The problem of continuous partial attention is driven by the Fear of Missing Out (FOMO). It’s the desire to feel connected, to matter, to be recognized.
It’s checking your Facebook alerts while you’re on the toilet. It’s Instagramming all your nights out instead of enjoying the company of friends. It’s the danger of living in an always-on, digitally native world.
Stone also coined the term “email apnea” to describe the unconscious practice of holding your breath or taking shallow breaths while reading or responding to email. Check your own breathing the next time you’re knee-deep in your inbox—like me, you might find that you’re depriving yourself of oxygen with irregular breathing habits.
Continuous partial attention and email apnea induce a constant, chronic stress that’s always simmering in the background.
In her 2014 book Thrive: The Third Metric to Redefining Success and Creating a Life of Well-Being, Wisdom, and Wonder, Arianna Huffington of Huffington Post fame discusses Stone’s ideas about continuous partial attention, email apnea, and the damage it does to your well-being.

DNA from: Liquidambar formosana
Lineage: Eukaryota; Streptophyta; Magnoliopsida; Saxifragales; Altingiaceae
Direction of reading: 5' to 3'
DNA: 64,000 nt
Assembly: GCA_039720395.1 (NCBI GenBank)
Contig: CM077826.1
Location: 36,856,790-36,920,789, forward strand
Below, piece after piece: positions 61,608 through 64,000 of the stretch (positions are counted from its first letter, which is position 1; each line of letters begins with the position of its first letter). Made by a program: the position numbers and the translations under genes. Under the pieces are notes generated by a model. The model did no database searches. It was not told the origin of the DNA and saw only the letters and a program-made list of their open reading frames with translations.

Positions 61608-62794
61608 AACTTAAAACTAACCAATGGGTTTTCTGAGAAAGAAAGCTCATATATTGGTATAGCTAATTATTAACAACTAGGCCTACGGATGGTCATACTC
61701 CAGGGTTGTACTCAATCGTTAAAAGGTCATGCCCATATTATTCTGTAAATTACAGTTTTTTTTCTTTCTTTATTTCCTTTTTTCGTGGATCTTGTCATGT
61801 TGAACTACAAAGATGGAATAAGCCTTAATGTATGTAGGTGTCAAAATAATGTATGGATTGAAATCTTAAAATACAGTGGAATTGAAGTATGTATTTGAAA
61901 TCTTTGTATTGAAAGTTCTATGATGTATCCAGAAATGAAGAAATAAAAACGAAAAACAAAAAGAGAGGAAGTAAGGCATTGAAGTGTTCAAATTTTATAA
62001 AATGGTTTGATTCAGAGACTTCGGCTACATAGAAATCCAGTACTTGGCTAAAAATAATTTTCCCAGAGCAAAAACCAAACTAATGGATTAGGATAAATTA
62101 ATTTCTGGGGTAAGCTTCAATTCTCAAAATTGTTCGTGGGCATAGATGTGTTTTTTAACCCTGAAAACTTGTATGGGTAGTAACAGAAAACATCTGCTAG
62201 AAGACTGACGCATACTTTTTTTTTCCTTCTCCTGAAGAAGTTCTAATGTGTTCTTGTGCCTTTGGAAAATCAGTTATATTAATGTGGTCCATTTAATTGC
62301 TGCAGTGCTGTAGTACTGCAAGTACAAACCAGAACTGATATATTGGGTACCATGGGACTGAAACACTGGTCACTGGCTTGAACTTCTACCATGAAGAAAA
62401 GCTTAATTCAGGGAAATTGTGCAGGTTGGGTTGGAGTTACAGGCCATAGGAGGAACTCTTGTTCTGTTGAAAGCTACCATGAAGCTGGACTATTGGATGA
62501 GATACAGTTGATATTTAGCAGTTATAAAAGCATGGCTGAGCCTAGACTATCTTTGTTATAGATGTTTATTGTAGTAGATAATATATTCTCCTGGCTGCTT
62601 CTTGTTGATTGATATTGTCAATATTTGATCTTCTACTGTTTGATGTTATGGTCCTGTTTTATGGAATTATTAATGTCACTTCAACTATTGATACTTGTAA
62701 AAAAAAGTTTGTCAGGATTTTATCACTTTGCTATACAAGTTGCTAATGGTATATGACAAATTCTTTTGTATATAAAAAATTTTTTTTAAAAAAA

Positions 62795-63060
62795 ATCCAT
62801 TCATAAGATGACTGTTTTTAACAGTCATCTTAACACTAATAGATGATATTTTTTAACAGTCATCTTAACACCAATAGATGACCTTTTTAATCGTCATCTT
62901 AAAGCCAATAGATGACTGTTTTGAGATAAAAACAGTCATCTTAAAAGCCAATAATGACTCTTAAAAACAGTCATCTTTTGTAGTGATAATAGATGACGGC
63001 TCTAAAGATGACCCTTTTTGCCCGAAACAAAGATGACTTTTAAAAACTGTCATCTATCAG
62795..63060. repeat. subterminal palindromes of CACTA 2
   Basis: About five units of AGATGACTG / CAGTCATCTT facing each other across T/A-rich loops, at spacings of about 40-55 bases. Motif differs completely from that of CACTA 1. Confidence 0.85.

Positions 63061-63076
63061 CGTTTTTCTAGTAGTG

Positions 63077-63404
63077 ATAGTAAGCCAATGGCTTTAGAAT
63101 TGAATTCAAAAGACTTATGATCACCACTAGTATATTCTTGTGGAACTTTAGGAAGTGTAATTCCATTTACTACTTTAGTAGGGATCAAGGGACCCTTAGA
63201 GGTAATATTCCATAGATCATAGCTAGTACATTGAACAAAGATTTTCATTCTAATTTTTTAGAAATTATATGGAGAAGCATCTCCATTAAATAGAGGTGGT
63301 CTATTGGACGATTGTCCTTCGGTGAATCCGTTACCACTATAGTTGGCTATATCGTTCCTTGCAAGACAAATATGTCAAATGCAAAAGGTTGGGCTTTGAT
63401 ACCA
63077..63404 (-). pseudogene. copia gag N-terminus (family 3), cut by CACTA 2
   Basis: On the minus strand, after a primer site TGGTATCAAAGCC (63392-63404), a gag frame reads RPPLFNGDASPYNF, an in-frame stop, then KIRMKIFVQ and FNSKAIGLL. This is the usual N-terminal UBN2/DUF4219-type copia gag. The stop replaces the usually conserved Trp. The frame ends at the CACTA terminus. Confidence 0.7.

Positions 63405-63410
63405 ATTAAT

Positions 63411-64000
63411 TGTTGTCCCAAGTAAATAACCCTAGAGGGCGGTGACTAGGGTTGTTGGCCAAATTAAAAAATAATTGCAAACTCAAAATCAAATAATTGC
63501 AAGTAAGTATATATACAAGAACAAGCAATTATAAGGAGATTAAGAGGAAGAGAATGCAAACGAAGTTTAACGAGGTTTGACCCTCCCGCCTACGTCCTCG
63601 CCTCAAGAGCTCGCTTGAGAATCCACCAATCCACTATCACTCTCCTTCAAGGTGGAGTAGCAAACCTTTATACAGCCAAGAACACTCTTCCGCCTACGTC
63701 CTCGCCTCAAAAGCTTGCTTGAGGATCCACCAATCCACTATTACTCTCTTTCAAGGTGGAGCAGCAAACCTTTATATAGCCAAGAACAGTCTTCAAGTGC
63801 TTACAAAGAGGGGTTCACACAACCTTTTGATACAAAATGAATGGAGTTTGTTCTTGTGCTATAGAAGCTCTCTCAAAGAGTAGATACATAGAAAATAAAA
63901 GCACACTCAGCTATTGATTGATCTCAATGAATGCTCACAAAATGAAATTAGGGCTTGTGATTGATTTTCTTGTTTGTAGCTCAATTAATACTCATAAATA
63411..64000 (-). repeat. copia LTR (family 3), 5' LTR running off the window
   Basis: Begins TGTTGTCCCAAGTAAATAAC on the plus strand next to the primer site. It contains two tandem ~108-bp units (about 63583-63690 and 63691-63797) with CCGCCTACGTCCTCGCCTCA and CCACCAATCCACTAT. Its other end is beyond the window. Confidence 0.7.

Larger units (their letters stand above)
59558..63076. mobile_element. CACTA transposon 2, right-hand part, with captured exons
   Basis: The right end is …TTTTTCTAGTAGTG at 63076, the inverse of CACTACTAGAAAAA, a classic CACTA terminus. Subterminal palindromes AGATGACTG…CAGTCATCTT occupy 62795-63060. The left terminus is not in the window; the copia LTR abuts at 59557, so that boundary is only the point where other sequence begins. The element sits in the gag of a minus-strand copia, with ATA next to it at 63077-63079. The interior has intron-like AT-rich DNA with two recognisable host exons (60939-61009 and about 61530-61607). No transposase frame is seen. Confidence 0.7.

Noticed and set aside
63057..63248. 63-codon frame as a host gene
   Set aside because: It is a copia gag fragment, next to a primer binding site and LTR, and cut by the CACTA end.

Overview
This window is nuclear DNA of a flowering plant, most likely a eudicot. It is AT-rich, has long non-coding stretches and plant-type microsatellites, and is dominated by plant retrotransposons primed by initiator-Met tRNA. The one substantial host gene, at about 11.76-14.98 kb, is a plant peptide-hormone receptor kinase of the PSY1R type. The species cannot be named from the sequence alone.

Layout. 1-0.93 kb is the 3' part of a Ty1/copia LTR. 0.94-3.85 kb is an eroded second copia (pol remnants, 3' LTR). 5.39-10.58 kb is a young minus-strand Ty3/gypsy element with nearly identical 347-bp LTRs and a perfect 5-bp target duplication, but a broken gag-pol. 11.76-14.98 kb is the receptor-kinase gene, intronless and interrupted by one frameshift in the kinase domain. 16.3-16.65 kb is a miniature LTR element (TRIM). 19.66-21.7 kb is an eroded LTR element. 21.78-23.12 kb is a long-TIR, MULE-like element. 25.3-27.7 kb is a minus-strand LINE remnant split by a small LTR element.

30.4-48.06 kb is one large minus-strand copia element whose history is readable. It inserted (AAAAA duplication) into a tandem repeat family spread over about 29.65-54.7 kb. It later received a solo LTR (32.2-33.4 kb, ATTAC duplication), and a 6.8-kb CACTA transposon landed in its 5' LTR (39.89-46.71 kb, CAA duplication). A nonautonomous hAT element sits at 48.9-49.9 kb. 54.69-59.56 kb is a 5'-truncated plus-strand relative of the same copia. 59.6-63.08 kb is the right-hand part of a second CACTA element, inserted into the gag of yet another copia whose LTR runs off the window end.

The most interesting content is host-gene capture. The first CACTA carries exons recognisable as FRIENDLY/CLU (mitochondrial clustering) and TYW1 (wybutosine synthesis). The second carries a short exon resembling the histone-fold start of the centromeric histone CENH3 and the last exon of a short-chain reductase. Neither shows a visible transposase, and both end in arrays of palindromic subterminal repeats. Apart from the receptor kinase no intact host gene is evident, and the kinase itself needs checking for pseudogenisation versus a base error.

At times, it feels like we live in a sped-up world. Like trying to watch a movie on fast forward, it’s difficult to comprehend the shape and importance of events in our daily lives. It’s too exhausting.
The struggle to turn off the rest of the world’s demands long enough to enjoy some peace and quiet has led some to unplug from the Internet for weeks at a time.
I don’t advise a drastic response. Especially when you plug back in and get immediately overwhelmed with all the stuff you missed. No, it’s better to create routines that actually confront the problem head-on instead of trying to run away from it.
Instead, we need to build spaces of rest in our lives. Moments to catch a breather. To turn off the cell phone, look away from the inbox, and be alone with a moment.
We need to reconnect with the value of routines and waiting.